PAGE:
In the past year, my mom has signed up, used, and benefitted from Facebook in ways few could have imagined just two or three years ago. The fastest growing population on Facebook has been the 55+ age group, with over 900% growth in 2009-2010 alone. People who are 55 years or older are from my parents’ generation (although my mother is below 50, I’ll include her, since she displays the same characteristics when it comes to technology use). These are the same people who are quite often frustrated by technology and just feel excluded or left out by “new techno-gizmos and whiz-bangs.” Sometimes, technology is downright cast off and derided as unnecessary or diversionary, no matter the usefulness.
Facebook has shattered these notions for many people, including my own mother. This highlights a crucial point: Facebook has passed the “mom test.” The prize? A user experience that’s the envy of most of the tech industry.
Simply put, Facebook required absolutely zero explanation for my mother to start using and engaging with the service. I cannot understate what a feat that is. Almost everything my mother’s learned to perform on a computer has been painstakingly taught to her step-by-step, and often several times over. For one reason or another, she faces a steep learning curve for most computer-related tasks.
Not for Facebook; not at all. There’s something about the way they’ve arranged the site. It’s self-explanatory and intuitive. Her virtual social experience feels like the real one, or an enhanced form that she can definitely get used to.
In fact, she’s even gone beyond simple, introductory uses of the site and engaged with advanced forms. As an Iranian-Armenian who left Iran during the 1979 Revolution, she was suddenly cut off from her childhood community and social circle. Friends from high school and the community at large were scattered across the globe, out of touch for decades. With the rapid adoption of Facebook around the world, she’s now reconnecting with many of her old friends from Iran she hasn’t seen or spoken to for decades. These people have grown up, moved to other countries, raised families, and now they’re all finding each other again, posting photos from their high school, from those days way back, through special Groups pages and other communal gathering sites on Facebook.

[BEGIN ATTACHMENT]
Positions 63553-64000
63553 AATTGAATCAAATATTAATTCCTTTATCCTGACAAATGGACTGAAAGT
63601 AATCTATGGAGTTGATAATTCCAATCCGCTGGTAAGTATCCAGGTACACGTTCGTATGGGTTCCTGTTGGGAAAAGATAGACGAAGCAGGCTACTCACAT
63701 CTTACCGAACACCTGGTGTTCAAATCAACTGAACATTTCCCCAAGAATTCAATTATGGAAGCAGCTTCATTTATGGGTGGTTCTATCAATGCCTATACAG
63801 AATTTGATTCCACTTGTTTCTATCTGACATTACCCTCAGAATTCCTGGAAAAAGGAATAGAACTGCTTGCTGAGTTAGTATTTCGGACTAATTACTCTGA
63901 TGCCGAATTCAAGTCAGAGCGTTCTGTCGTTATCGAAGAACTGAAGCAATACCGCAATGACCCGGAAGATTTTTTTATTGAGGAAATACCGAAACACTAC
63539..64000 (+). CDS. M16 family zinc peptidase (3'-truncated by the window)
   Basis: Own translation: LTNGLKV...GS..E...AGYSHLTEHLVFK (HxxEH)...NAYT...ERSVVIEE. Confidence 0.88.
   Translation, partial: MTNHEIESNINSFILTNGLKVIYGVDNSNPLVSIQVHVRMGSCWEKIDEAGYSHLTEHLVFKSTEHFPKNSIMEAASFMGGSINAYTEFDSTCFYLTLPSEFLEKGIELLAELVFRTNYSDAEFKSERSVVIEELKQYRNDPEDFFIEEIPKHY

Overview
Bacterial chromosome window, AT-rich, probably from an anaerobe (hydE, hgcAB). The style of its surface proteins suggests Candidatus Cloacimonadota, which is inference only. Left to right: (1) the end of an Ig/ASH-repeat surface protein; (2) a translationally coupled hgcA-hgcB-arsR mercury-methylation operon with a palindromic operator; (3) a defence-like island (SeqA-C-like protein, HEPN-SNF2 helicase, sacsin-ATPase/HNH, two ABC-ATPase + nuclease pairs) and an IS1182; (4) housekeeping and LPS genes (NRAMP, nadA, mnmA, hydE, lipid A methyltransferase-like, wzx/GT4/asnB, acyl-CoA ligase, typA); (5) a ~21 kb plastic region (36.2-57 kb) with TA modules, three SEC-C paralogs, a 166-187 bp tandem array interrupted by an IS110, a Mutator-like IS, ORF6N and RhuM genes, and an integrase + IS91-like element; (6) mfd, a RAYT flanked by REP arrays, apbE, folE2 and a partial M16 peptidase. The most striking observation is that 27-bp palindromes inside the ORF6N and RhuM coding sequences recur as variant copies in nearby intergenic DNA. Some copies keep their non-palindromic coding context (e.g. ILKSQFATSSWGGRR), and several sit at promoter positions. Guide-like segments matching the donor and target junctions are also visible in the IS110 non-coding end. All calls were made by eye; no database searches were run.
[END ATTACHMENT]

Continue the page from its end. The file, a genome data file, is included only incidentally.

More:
This is, for people of that generation, a fairly elaborate use of the site, and it’s all taken place without outside assistance. For my mom, making these near-impossible reconnections was an intuitive experience. It just flowed, like the rest of the service just flows. Some have even called it a “trance” that it sucks you, where you just float from profile to profile, photo to photo. Sometimes, trances lead you to emotionally powerful moments like reconnecting with lost friends across the globe.
Perhaps the interface isn’t that intuitive, but she’s such a social butterfly that Facebook’s reward has outweighed any of the potential downsides in learning how to use it that she’s overcome them with ease? It’s certainly possible, but one thing remains true: Facebook’s proving easy enough for people 55 and older to adopt it faster than any other age group, and that’s when you know, as a tech company, you’ve nailed your product.